15. Computation aspects and results of low-speed viscous flow about multicomponent airfoils

    NASA Astrophysics Data System (ADS)

    Oskam, B.

    1980-08-01

    The viscous flow about multicomponent airfoils was calculated solving incompressible potential flow and boundary layer problems iteratively. The presence of the shear layers is modeled in the potential flow by an outflow boundary condition on the airfoil surface and the wake centerline. Solutions show that high accuracy of the potential flow solution is required to justify the correction for viscous effects, especially near the wing trailing edge of a slotted configuration. Leading edge stall was studied. Turbulent boundary layer separation at 3% chord downstream of a laminar separation bubble is found on the nose of a NACA 63-009 airfoil at high Reynolds number indicating the occurence of turbulent leading edge stall. This phenomenon, being difficult to distinguish from laminar leading edge (short bubble) stall, occurs at such a small scale that it is observed only with high resolution results. The importance of the wing wake of a slotted configuration is examined.

  16. Unsteady two dimensional airloads acting on oscillating thin airfoils in subsonic ventilated wind tunnels

    NASA Technical Reports Server (NTRS)

    Fromme, J.; Golberg, M.

    1978-01-01

    The numerical calculation of unsteady two dimensional airloads which act upon thin airfoils in subsonic ventilated wind tunnels was studied. Neglecting certain quadrature errors, Bland's collocation method is rigorously proved to converge to the mathematically exact solution of Bland's integral equation, and a three way equivalence was established between collocation, Galerkin's method and least squares whenever the collocation points are chosen to be the nodes of the quadrature rule used for Galerkin's method. A computer program displayed convergence with respect to the number of pressure basis functions employed, and agreement with known special cases was demonstrated. Results are obtained for the combined effects of wind tunnel wall ventilation and wind tunnel depth to airfoil chord ratio, and for acoustic resonance between the airfoil and wind tunnel walls. A boundary condition is proposed for permeable walls through which mass flow rate is proportional to pressure jump.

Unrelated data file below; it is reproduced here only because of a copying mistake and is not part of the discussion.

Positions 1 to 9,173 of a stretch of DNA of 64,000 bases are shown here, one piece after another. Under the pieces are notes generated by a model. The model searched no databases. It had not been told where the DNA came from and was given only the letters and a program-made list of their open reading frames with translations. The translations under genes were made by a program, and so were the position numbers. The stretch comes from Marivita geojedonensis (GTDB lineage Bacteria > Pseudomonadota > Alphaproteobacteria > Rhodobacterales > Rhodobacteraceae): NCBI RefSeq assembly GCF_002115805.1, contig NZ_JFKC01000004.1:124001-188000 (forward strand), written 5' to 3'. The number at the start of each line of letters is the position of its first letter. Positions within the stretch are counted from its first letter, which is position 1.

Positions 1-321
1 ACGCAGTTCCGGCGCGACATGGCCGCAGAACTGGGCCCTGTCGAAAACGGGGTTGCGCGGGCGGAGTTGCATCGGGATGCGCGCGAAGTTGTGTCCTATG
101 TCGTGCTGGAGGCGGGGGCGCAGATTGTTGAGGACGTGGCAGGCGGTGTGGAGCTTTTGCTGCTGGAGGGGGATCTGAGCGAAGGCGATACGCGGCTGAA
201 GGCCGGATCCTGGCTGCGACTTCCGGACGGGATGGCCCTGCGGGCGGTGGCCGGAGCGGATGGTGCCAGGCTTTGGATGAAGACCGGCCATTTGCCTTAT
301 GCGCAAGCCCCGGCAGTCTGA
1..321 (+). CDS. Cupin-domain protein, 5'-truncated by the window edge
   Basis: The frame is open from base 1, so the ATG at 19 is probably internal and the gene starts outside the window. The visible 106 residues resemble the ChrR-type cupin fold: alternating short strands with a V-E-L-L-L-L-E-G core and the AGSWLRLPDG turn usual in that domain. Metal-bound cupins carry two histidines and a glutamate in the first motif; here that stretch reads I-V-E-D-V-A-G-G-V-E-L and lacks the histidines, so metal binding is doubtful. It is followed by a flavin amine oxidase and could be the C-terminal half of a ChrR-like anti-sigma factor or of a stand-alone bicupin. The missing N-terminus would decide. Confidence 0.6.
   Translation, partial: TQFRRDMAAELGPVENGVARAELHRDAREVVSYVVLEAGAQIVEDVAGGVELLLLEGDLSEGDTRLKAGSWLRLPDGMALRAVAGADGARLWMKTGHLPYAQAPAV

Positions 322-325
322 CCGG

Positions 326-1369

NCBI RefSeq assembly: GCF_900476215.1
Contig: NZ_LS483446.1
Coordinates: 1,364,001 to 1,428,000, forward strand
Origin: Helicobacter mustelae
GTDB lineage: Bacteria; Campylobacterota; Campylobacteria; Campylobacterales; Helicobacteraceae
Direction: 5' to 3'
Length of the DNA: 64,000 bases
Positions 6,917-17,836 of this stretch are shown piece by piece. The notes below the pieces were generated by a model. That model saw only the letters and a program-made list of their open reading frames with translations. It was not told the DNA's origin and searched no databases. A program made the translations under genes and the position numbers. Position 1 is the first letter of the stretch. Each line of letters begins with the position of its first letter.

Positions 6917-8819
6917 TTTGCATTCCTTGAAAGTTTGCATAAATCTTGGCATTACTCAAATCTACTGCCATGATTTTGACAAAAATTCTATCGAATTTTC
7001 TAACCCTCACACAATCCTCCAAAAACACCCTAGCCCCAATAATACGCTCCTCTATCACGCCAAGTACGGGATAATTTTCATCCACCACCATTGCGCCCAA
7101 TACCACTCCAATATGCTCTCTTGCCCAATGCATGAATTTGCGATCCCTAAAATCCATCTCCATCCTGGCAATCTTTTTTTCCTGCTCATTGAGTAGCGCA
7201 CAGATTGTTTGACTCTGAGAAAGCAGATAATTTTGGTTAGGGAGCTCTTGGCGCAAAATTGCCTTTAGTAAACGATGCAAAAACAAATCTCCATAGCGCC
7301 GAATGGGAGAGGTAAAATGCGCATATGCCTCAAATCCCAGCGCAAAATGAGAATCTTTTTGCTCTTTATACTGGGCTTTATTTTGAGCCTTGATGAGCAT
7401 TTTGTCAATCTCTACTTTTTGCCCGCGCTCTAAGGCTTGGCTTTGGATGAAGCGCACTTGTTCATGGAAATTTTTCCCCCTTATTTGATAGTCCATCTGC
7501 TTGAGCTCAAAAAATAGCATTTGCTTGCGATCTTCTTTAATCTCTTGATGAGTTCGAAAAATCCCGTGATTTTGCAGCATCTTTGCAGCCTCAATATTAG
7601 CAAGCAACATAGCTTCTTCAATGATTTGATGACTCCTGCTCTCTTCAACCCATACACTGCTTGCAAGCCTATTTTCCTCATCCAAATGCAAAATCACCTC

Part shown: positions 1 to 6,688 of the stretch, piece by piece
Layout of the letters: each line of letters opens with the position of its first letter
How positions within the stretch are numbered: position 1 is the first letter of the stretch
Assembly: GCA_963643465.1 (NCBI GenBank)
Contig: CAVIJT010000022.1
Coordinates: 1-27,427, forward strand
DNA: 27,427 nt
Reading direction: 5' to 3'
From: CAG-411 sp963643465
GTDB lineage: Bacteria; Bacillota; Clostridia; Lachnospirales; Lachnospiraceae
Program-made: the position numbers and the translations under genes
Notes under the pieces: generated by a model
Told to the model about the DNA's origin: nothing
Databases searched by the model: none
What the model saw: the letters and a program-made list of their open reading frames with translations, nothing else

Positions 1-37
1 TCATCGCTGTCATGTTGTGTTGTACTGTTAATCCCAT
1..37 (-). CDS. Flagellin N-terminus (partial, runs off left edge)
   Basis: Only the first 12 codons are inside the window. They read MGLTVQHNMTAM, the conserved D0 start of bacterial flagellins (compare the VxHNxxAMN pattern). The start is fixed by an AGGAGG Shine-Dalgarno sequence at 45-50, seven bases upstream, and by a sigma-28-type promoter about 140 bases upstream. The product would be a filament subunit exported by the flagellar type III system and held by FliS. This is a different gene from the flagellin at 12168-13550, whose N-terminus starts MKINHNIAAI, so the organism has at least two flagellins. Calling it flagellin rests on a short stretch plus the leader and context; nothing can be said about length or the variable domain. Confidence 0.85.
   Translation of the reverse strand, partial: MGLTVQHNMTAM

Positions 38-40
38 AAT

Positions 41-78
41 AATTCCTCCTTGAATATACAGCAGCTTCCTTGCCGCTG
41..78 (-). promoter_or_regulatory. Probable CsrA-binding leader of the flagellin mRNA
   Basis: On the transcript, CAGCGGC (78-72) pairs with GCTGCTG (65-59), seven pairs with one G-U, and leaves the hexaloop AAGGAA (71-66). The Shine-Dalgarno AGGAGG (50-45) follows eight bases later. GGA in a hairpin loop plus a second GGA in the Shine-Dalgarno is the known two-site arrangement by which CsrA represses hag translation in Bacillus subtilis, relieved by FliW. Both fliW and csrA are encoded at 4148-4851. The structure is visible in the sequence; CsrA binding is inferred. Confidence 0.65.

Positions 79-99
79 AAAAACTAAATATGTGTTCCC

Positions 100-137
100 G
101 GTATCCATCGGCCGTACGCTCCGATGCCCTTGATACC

17. Low speed aerodynamic characteristics of a 17 percent thick airfoil section designed for general aviation applications

    NASA Technical Reports Server (NTRS)

    Mcghee, R. J.; Beasley, W. D.

    1973-01-01

    Wind-tunnel tests have been conducted to determine the low-speed two-dimensional aerodynamic characteristics of a 17-percent-thick airfoil designed for general aviation applications (GA(W)-1). The results were compared with predictions based on a theoretical method for calculating the viscous flow about the airfoil. The tests were conducted over a Mach number range from 0.10 to 0.28. Reynolds numbers based on airfoil chord varied from 2.0 million to 20.0 million. Maximum section lift coefficients greater than 2.0 were obtained and section lift-drag ratio at a lift coefficient of 1.0 (climb condition) varied from about 65 to 85 as the Reynolds number increased from about 2.0 million to 6.0 million.

  18. Mild Dissonance Preferred Over Consonance in Single Chord Perception.

    PubMed

    Lahdelma, Imre; Eerola, Tuomas

    2016-05-01

    Previous research on harmony perception has mainly been concerned with horizontal aspects of harmony, turning less attention to how listeners perceive psychoacoustic qualities and emotions in single isolated chords. A recent study found mild dissonances to be more preferred than consonances in single chord perception, although the authors did not systematically vary register and consonance in their study; these omissions were explored here. An online empirical experiment was conducted where participants (N = 410) evaluated chords on the dimensions of Valence, Tension, Energy, Consonance, and Preference; 15 different chords were played with piano timbre across two octaves. The results suggest significant differences on all dimensions across chord types, and a strong correlation between perceived dissonance and tension. The register and inversions contributed to the evaluations significantly, nonmusicians distinguishing between triadic inversions similarly to musicians. The mildly dissonant minor ninth, major ninth, and minor seventh chords were rated highest for preference, regardless of musical sophistication. The role of theoretical explanations such as aggregate dyadic consonance, the inverted-U hypothesis, and psychoacoustic roughness, harmonicity, and sharpness will be discussed to account for the preference of mild dissonance over consonance in single chord perception. PMID:27433333

  19. Mild Dissonance Preferred Over Consonance in Single Chord Perception

    PubMed Central

    Eerola, Tuomas

    2016-01-01